What is the Environmental Protection Agency?
- The EPA is a federal agency responsible for enacting and enforcing laws that protect the environment
- The EPA began as the Council on Environmental Quality but was later reorganized as the EPA by the Nixon administration on December 2, 1970.
- The creation of an independent agency dedicated to protecting the environment, was largely in response to public concern during the 1950’s and 1960’s of the effects of human activity on the environment.
The EPA has 14,172 active employees and is separated into 12 headquarter offices each in charge of different aspects of the environment
1. Administration and Resources Management
2. Air and Radiation Management
3. Chemical Safety and Pollution Prevention
4. Enforcement and Compliance Assurance
5. Environmental Information
6. General Counsel
7. Inspector General
8. International and Tribal Affairs
9. Land and Emergency Management
10. Research and Development
11. Office of Water
The agency maintains 10 regional territories that spread across the United States
1. Region 1 / Boston
2. Region 2 / New York
3. Region 3 / Philadelphia
4. Region 4 / Atlanta
5. Region 5 / Chicago
6. Region 6 / Dallas
7. Region 7 / Kansas City
8. Region 8 / Denver
9. Region 9 / San Francisco
10. Region 10 / Seattle
What does the EPA do?
- The EPA does a variety of important things.
- More than half of the EPAs full-time employees are scientists, engineers, and environmental protection specialists.
- The EPA is also made up of legal, financial and public relations experts.
- Research projects are conducted within each of the agency’s offices.
- Research is overseen by an internal science advisory board and conducted mainly in laboratories owned by the EPA.
Environmental Compliance Audit
Industries are expected to remain in compliance with environmental standards set by the EPA.
Compliance monitoring is a critical component in ensuring that industries obey environmental laws.
The EPA has a regulatory investigation department that conducts audits of various sectors including construction.
Strategies employed to curb the impact on the environment include:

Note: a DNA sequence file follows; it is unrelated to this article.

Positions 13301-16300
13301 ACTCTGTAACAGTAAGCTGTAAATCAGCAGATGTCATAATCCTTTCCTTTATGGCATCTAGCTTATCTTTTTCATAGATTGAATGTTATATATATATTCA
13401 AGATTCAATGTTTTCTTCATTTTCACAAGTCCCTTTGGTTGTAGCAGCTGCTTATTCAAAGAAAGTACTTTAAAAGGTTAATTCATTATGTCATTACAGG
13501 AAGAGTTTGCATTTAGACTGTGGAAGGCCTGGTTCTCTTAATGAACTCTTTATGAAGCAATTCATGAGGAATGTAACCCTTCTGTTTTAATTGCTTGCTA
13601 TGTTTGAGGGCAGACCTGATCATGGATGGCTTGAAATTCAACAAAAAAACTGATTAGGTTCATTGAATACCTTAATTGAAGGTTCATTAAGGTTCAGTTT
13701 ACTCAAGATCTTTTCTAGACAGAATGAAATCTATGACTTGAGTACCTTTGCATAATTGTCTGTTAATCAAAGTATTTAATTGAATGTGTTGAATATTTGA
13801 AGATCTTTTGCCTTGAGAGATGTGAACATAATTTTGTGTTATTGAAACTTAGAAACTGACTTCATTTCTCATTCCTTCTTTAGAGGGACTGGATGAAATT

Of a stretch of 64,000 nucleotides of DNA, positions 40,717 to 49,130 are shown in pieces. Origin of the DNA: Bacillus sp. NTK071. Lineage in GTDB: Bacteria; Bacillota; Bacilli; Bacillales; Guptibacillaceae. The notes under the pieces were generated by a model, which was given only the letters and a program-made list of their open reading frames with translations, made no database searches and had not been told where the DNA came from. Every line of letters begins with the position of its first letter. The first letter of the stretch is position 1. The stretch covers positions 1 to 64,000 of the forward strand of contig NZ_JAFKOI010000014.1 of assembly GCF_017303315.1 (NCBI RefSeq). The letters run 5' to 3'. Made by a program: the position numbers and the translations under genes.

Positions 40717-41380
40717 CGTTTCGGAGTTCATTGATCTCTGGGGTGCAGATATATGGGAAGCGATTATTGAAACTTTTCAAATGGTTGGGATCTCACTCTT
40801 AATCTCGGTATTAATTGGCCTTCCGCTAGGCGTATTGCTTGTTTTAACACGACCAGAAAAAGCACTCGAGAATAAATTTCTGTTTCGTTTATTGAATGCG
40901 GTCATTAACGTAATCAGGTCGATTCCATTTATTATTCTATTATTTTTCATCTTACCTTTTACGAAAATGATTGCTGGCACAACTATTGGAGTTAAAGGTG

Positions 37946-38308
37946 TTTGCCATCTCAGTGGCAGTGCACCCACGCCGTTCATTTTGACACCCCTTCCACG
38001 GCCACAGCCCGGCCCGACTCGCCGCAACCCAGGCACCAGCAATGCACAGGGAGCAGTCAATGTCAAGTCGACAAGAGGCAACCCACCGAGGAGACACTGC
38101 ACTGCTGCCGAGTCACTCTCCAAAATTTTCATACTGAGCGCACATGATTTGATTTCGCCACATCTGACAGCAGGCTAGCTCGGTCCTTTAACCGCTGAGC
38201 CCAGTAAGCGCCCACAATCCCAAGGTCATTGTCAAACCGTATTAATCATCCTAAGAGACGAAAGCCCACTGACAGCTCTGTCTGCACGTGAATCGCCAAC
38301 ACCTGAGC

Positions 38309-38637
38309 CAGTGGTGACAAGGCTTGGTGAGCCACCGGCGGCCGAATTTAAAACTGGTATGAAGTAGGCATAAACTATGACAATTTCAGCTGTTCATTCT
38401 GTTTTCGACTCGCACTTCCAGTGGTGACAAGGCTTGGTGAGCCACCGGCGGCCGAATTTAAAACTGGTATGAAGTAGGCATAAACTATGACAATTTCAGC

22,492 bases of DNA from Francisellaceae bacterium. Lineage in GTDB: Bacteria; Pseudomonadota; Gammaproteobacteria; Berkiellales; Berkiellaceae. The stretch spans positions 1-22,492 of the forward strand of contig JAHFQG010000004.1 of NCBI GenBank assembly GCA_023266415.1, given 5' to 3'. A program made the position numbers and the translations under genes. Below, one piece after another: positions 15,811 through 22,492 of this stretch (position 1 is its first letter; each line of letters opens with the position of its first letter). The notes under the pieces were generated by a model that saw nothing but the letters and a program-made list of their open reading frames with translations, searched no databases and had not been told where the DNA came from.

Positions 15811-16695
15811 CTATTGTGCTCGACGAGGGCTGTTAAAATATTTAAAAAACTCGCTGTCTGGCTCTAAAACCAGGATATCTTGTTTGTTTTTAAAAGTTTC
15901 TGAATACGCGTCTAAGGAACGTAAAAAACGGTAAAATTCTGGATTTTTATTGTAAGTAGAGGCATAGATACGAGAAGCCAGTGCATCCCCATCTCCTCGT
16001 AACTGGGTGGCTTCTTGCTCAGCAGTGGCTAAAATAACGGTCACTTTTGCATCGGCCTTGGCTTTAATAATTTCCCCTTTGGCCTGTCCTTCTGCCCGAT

Environmental laws written by Congress are directly enforced by the Environmental Protection Agency.
Air, waste, chemical & clean up, water and criminal prosecution are all parts of the EPA enforcement strategy.
Industry-specific approaches to regulation are often carried out in the form of certifications and permits.
Industries that are particularly hazardous to the environment have stricter laws and regulation that they are required to follow.
How the EPA regulates the Construction Industry
Several areas of construction are regulated heavily by the EPA.
Historically the primary focus of the EPA’s efforts has been directed towards large-scale public works projects.
The development of:
- Utility Lines
All of these things can all pose significant threats to the environment without strict standards in place.
Regulations in the construction industry set by the EPA include:
Asbestos Abatement is the process of removing asbestos fibers using the following techniques:
Asbestos removal contractors that hold the C-22 license play a critical role in the safety of the public.
Learn more about the C-22 Asbestos Abatement Contractor License!
EPA 608 Technician
This certification is for technicians that are servicing, repairing or disposing of equipment that release ozone-depleting refrigerants into the atmosphere.
HVAC and Refrigeration contractors are required to hold the 608 Technician Certification.
- When working in structures built before 1978, Contractors may need to contain lead paint if it is present.
- Knowing the correct procedures required by the Environmental Protection Agency is critical for tradesman working in a residential or commercial setting.
- Lead paint can travel miles through the air, rest on soil, and enter air ducts causing potentially fatal respiratory damage.
All tradesman must be a source of information for their clients and community if they want referrals and repeat business.
Learn more about how to get an EPA Certification in 8 hours!
Mold can create considerable problems for homeowners looking to protect the health of their families as well as the value of their property.
At some point, every property owner will likely need mold remediation services.
Mold caused by water damage can create long-term problems for any structure. The adverse effects of mold growth can directly impact the health of a community.
The EPA has guidelines and free educational resources available.
Learn more about the Mold Remediation Certification!
C-61/D-63 Construction Clean Up Contractor License
Construction site cleaning services usually are contracted out to third-party companies that specialize in clean up and environmentally friendly disposal of excess debris.
Leaving a job site clean once construction is finished is a critical phase in the building process.
This may include disposing of hazardous materials, asbestos, lead, and other environmentally harmful debris.
Learn more about the C-61/D-63 Construction Clean Up Contractor License!
Growing Your Construction Company through EPA Compliance
Whether you are reading this and thinking about getting a Contractor License, looking to add on certifications, or just trying to gain knowledge.
Understanding the Environmental Protection Agency will be vital in your journey.
I would encourage you to read the other articles we have and become familiar with some of the government agencies you may encounter throughout your career.
If you have found this article helpful, be sure to share it or drop a comment below!